If, as I believe, we are all agreed, we can proceed.

Urania (sweetly) No need to hurry. I am opposed, if you please, to this pretty marriage, and for a very good reason.

Hastings You can tell us your reasons and your griefs tomorrow, sister. Don't prevent us from doing our business.

Here, then, is the contract.

McNaughten But, first, sir, there is a little business that must be settled first.

Torrington Whatever you like is best. I wouldn't have been in such a hurry if you hadn't asked me to finish drawing up the contract as soon as possible.

Are you suggesting you've seen me before?

At my house.


A little while ago.

Who—me? Me?

Torrington You, yes, you. You paid me the honor of a visit in my home. But I made it worth your while, for I paid you sixty thousand pounds sterling.

Wait a minute. What did you say?

You're trying to make some joke.

This is no laughing matter, I assure you. In fact, I am getting upset.
Isn't your name Torrington?

It certainly is.

And are you not a solicitor?

I am—and an honest man to boot.

McNaughten Oh, that's something else again. Don't you have sixty thousand pounds inheritance for me?

I did—but no longer.

Why not?

Isn't McNaughten your name?

Without a doubt.

Torrington Then, I gave the sum to you, in cash and bills of exchange. And, what's more, I have your receipt for it.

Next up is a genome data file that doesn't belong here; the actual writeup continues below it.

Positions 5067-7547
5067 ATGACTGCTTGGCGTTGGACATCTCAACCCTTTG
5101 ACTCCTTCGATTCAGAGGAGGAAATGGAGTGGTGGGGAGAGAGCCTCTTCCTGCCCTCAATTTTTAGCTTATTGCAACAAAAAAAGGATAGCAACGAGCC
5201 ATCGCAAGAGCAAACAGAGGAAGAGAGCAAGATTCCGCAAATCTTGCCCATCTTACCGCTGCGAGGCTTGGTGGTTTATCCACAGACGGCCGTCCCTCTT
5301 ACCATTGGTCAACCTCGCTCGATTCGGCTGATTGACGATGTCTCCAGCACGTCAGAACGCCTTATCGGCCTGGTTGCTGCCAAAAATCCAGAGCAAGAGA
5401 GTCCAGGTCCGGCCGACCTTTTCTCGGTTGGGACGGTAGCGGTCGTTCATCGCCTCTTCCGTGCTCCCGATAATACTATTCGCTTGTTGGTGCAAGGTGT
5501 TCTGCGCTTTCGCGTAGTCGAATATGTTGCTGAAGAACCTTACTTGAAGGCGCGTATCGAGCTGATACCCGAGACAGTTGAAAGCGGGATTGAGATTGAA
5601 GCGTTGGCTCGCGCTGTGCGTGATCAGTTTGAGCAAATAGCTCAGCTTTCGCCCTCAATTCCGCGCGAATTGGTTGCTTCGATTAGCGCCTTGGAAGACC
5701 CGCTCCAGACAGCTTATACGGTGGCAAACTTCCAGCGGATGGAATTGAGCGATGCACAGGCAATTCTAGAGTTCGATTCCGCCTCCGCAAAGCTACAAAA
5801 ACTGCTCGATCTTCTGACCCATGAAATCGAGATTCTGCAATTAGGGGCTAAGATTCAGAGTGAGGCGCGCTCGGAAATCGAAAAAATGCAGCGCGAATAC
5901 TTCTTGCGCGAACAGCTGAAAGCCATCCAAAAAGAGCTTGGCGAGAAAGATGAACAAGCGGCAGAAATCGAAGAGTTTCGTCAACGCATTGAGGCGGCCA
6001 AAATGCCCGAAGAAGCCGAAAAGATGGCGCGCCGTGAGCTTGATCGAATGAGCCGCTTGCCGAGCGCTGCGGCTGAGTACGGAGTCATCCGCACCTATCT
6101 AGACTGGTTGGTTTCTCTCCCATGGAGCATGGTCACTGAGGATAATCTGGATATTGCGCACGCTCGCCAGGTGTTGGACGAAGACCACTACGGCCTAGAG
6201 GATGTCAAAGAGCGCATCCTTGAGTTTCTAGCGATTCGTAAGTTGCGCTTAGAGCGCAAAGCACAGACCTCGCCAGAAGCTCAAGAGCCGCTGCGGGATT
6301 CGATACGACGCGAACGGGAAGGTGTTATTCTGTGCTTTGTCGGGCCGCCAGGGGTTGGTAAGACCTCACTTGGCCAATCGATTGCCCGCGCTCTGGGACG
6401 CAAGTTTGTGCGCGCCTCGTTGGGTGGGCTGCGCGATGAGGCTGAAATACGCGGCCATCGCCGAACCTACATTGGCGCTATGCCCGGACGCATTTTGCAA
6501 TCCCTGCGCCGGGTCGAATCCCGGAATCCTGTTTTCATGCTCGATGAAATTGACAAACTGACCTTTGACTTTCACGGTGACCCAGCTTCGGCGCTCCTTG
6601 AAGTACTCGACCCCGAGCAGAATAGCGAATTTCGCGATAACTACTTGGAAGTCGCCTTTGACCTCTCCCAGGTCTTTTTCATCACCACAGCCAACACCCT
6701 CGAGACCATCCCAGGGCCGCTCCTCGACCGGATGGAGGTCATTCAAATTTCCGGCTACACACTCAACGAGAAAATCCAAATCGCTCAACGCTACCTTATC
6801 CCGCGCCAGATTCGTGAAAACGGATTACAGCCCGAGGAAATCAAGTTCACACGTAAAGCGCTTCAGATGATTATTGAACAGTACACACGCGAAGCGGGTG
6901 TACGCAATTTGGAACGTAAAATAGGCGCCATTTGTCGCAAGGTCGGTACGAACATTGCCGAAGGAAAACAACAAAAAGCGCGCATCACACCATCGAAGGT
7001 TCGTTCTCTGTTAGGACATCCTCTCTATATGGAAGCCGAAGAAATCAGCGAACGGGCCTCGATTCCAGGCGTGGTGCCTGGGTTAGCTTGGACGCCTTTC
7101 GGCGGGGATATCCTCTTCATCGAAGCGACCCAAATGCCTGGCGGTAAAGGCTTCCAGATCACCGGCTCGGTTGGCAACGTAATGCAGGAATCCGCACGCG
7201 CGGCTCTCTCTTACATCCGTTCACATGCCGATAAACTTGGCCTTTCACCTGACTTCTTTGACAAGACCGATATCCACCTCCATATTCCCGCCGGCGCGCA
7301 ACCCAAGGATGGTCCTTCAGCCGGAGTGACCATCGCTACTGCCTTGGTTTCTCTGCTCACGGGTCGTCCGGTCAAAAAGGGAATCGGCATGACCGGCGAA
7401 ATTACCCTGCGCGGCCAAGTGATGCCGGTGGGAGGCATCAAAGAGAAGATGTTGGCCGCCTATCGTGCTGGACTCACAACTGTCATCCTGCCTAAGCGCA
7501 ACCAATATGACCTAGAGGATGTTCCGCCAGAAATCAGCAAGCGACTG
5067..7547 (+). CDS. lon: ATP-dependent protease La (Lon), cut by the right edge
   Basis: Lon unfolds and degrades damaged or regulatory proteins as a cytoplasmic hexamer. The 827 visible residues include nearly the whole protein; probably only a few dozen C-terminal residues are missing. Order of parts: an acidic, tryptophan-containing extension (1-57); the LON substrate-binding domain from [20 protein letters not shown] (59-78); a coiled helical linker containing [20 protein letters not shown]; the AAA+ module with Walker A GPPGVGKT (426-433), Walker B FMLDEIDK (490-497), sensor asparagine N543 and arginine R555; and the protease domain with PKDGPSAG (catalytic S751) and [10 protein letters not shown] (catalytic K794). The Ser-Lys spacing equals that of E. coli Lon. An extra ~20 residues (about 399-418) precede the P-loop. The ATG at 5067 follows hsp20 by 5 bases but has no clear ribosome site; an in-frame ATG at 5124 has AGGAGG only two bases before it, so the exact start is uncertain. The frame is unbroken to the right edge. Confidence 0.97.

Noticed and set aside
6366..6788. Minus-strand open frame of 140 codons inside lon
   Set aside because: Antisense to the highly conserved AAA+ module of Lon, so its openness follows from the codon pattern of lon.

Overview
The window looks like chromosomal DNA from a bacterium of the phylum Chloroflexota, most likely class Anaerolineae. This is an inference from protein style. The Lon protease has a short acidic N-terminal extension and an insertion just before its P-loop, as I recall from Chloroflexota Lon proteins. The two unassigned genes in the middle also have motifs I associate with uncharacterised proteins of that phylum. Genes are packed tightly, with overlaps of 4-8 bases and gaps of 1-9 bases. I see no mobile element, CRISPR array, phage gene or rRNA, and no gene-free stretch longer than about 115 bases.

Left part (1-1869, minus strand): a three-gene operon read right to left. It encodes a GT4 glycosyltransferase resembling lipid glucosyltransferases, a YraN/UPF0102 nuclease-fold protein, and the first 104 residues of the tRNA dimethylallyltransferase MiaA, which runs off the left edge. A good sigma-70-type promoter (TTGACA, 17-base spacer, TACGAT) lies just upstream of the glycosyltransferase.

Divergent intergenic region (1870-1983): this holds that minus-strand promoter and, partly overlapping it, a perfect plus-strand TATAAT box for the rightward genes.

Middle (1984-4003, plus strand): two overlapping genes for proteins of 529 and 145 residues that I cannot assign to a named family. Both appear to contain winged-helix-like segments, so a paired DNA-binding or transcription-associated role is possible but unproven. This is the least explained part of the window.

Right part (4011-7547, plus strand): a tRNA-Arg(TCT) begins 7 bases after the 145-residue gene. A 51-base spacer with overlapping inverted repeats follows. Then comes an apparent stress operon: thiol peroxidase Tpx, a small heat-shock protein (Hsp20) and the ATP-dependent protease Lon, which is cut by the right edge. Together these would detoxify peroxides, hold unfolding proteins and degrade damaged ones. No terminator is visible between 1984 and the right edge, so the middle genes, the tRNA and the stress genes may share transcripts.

What, sir? You have the effrontery, the insolence—

What, sir—have you the audacity, the impudence—

To say that I received sixty thousand pounds for you.

The boldness to deny it?

There, I confess it—an abominable man!

There, I swear it to you—a detestable cheat.

Hastings Hey, gentlemen, gentlemen, easy. I am ashamed for you, and I don't know which of you to believe.

Sir, this gentleman might indeed have a heart dark enough to—

Yes, he's a rogue who glories in crime.

Sue him, and if there's a need I will be a witness against him.

(Enter Spruce)

Hey, what's going on here? Here's a big squabble.

Let this man judge of our difference. He's hardly left me all day. I
call him as witness. Let him speak.
(To Spruce)
Did I receive money today from this gentleman?

Spruce Without a doubt. Sixty thousand pounds that your uncle left you in negotiable instruments.

McNaughten (taking Spruce by the throat)
Ah, false witness, miserable imposter—you must remember—

Spruce Yes, I remember that the sixty thousand pounds was given to a man dressed like you, of the same proud bearing, a man who intends to marry this gentleman's daughter, a man who is called McNaughten, and is from Scotland. And, if you deny it, it's a lie, and I'll take my oath—

See, if it's possible, to have a blacker heart, to be more of a cheat.
Alas, what are you marrying him for? I've gotten you into a pleasant

Hastings I took this gentleman for a man of substance— Now, I don't value him at all.

Urania After what he has done to me, there is no crime, no evil, that he wouldn't perpetrate.

Jenny Traitor, finally, you're caught, and there's nothing for you to do but go hang yourself. I'll be happy to supply the rope.

McNaughten No, I don't believe that Hell itself is capable, in its execrable rage, so many men, so many evil demons, as you all. Ah, I cannot speak, I am so enraged.